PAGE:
Born in Montreal in 1913 to an immigrant Jewish family of modest means he developed at an early age an interest in drawing, amusing himself and his school chums with caricatures and other diversions. It was not until the age of twenty however, after a harrowing experience when he drifted through the night in a canoe, that he committed himself to the life of an artist. In 1936 he studied in New York at the American Peoples School, the American Artists School and later in 1937 at the Arts Students League, where he distinguished himself as a scholarship student of the noted sculptor, William Zorach.
His first major exhibition on the international scene was a selection of twenty two oils, shown at the Norlyst Gallery in New York in February 1948. The Herald Tribune’s critic described his work, particularly the landscapes as “forceful and expressive,” noting one Quebec scene as possessing “A poetic quality painted with vivacity and brilliance.” Similarly, the writers of Art News and the Art Digest praised many of his subjects. In order to select the pieces for this New York exhibition, which he considered no small honor, he devised a unique preview of some sixty works and invited Montreal’s art community to comment on them. This period also included exhibitions at the Little Gallery in Winnipeg and group shows in Montreal and Toronto.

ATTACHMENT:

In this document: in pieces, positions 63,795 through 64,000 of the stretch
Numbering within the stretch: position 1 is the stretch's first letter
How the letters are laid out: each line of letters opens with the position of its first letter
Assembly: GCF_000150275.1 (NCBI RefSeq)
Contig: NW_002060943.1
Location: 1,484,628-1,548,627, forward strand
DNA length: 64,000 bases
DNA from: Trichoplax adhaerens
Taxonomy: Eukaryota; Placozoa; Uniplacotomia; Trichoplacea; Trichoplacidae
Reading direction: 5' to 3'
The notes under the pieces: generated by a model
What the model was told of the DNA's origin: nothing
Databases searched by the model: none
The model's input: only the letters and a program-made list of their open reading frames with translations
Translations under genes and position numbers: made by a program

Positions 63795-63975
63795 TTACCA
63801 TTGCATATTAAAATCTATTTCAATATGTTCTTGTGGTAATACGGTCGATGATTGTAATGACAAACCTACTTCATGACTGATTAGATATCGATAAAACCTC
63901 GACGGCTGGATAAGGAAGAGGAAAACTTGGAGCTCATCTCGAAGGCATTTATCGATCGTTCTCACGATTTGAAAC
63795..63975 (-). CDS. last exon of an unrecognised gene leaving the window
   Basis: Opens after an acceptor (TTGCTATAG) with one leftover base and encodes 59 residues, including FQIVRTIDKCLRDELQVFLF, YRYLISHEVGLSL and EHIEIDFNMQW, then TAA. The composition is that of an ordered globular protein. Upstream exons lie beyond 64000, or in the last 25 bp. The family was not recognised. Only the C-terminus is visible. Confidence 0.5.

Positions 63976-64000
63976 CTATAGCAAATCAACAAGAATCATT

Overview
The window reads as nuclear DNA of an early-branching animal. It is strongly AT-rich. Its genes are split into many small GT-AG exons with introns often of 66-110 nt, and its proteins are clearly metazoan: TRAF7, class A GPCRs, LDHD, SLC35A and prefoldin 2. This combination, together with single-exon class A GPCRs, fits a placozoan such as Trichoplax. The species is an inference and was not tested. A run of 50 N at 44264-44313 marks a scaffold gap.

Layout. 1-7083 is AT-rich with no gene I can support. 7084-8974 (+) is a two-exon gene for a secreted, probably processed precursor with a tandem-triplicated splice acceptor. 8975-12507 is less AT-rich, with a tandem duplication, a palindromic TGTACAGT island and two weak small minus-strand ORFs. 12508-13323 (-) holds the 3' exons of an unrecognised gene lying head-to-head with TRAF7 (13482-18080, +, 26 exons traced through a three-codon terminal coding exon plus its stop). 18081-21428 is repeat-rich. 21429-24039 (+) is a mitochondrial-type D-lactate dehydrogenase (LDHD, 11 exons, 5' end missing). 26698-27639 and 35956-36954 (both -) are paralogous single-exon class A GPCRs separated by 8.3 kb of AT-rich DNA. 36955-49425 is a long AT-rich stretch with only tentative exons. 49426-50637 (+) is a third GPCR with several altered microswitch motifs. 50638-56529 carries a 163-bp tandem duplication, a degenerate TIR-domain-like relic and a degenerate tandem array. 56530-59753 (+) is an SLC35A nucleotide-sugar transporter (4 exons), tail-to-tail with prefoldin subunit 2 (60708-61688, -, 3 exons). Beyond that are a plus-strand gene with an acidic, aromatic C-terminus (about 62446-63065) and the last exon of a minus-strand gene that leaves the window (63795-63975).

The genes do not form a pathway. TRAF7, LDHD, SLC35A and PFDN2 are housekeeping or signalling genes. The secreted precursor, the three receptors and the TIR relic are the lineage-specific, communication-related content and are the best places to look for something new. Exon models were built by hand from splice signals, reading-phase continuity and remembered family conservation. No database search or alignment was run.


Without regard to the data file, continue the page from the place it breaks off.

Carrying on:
In 1948 Leibovitch journeyed to Israel. He described his experience as an “inspiration” and it commenced one of the most fruitful periods of his life. Returning to Montreal with considerable new material, he began to exhibit many of his Israeli subjects, notably his show of 1950 at the Collège Jean de Brébeuf, and in 1951 at the West End Gallery. Both exhibitions were very well received by both critics and the public.
There followed a ten year period in which Leibovitch experimented extensively with figural subjects and various degrees of abstraction, and although this was a productive time, he was reluctant to exhibit. His work of that period ranges from violent impressions to meticulous figures including landscapes, abstract expressionism and Hebraic themes.
Leibovitch returned to exhibiting in 1962, with important shows at Toronto ‘s Upstairs Gallery and the Penthouse in Montreal ( Westmount ) – again the Montreal critics were enthusiastic in their praise and encouragement. During the years 1963-1980, Leibovitch took a further hiatus from exhibiting but continued to paint. Leibovitch began to exhibit his works again in the 1980’s and painted until his death in 2002.